(Diavola pizza with fior latte mozzarella, hot sopressata, scallions, kalamata olives, & chili)
Trattoria El Greco (36-19 30th Ave., Astoria)
Walking down 30th Ave for the past few months, Astorians have watched the scaffolding come and go, various signs and architects' renderings suggesting the decor of the new trattoria featuring brick oven pizza, and even confusing crowds inside for soft openings and training sessions while yet closed to the general public.
Alas, the wait is finally over. Trattoria El Greco officially opened for lunch today. And considering my apparent infatuation with pizza, pasta, and anything Italian, you better believe I woke up this morning with every intention of being one of their charter customers (yes, I've been calling almost daily--okay, stalking them for an opening date--since the moment I first saw signs of human life inside).
My lunch date, Travis Barr (of Sunday Morning Mimosa fame), and I arrived to a moderately crowded dining room, and were seated immediately. "Look, Bradley Hawks," Travis whispered... "the other bloggers are here to beat you to the punch." The tables around us were full of white collar suits, and many-an-open-laptop. They may have been blogging while they ate, but I didn't see anyone obsessively snapping photos of their food (do you know how agonizing it is when you just want to taste that first slice of pizza, but want to get the right angle and lighting first?)
Though within only the first few hours exposed to public critique, these folks were on top of their game. Our server made a few great recommendations, and even offered to store our leftover appetizers while we eagerly awaited the entrees.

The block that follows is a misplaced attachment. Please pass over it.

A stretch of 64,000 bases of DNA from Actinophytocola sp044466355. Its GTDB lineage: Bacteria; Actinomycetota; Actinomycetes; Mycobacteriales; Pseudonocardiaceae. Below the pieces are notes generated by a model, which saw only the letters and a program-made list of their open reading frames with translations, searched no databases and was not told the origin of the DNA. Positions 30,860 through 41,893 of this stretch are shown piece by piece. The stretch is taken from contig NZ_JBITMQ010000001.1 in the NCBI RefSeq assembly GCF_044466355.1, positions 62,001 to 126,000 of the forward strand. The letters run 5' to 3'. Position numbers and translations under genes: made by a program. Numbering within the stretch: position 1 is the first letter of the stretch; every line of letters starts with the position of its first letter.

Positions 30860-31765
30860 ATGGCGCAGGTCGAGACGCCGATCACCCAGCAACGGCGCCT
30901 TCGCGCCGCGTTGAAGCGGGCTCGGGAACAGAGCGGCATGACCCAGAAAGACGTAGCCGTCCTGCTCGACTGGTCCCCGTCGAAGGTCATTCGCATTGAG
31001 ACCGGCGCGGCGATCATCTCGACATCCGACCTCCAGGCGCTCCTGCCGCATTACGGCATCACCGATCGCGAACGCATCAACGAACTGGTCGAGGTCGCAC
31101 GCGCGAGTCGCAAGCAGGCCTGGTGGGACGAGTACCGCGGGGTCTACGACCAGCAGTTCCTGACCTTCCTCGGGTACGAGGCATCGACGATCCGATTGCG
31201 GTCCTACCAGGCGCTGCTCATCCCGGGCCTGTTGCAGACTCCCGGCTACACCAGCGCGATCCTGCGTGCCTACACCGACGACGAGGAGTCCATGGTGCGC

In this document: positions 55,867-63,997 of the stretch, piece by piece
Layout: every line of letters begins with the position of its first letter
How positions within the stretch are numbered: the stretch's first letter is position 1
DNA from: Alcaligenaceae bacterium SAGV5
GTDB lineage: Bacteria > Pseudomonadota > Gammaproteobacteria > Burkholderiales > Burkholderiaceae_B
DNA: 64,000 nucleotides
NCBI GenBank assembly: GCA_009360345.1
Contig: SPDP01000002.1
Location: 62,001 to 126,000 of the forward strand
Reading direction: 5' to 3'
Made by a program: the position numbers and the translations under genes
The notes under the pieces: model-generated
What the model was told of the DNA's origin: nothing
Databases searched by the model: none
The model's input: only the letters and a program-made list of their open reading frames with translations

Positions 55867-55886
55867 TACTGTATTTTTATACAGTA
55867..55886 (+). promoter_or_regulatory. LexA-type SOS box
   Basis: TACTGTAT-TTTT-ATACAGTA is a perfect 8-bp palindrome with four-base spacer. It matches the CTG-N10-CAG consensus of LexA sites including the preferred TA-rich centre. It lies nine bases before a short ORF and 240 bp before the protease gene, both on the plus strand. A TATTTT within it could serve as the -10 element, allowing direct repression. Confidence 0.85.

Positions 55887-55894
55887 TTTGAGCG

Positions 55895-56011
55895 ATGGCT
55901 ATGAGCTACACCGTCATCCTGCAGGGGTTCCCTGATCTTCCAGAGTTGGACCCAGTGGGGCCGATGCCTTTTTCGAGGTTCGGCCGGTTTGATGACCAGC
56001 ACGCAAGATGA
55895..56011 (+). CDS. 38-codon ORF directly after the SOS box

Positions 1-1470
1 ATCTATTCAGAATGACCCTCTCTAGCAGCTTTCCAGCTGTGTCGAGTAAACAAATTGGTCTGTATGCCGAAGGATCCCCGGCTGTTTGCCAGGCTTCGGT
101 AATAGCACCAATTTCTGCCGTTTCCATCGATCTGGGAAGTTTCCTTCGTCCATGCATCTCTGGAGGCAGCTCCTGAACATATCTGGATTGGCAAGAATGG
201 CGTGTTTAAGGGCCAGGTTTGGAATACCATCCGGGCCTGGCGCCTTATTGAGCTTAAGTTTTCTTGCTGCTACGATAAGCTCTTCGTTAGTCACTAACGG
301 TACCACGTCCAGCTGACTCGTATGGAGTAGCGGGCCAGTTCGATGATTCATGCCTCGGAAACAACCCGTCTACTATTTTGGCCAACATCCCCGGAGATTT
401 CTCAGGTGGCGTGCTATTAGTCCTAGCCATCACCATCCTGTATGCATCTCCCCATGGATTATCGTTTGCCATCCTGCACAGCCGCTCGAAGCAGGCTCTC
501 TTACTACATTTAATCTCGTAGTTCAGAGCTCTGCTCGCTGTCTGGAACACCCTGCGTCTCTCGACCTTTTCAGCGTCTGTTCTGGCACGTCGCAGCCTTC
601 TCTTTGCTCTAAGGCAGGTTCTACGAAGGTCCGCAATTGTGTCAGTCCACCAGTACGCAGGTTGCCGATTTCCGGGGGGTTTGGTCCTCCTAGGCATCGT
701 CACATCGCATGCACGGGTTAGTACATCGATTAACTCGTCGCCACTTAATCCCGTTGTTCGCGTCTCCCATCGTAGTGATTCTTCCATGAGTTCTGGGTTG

The Diavola pizza (pictured at the top of this post) was splendidly scrumptious, though devilishly spicy, as the name implies. One of the things that initially caught my eye on the take-out menu they've been distributing for about a week now, was the list of ingredients used for their pizzas: D.O.P. San Marzano tomatoes (indicating the designation of origin is protected, basically guaranteeing they have been grown in Italy), Type "00" imported flour (from softer wheat with a lower gluten content), and fior di latte mozzarella (meaning from cow's milk, rather than buffalo). According to an EU law passed in 2009, these are the requirements for a pizza to be considered authentic Italian.
Though the Vera Pizza Napoletana (true Neapolitan pizza) status only really applies to margherita or marinara pizza, El Greco's pizza certainly belongs in the category. The crust was delicious, though a bit on the doughy side toward the center (my guess would be too low of an oven temperature or the distance of the pies from the heat source, just looking at the pizza oven compared with others I've seen; Neapolitan pies are cooked at over 800ªF for merely 90 seconds). But it's a tasty pie, nonetheless.
The carpaccio was a most delicately sliced filet mignon, with arugula, artichokes, and parmigiano... tender, fresh, and the perfect starter.
Pumpkin amaretto ravioli in a sage & brown butter sauce, homemade and boiled to al dente perfection.
Fresh pappardelle pasta with homemade meat ragu, porcini mushrooms, and peas.
The chocolate-espresso flan with caramel sauce was sinfully remarkable, thick & smooth.
The marbled chocolate cup of seasonal berries & zabaglione was a delicate and divine way to end our meal on a sweet note.
Trattoria El Greco is most certainly a breath of fresh air on Astoria's Grand Ave., and will undoubtedly find pedestrian success, in particular, given its lack of much competition other than slice shops along 30th Ave between the subway and Steinway. I most definitely recommend a visit to this tasty newcomer, though my heart and loyalty remain around the corner and down the block with Ornella Trattoria. Since I can't eat there every time, you might find me here on the days in between.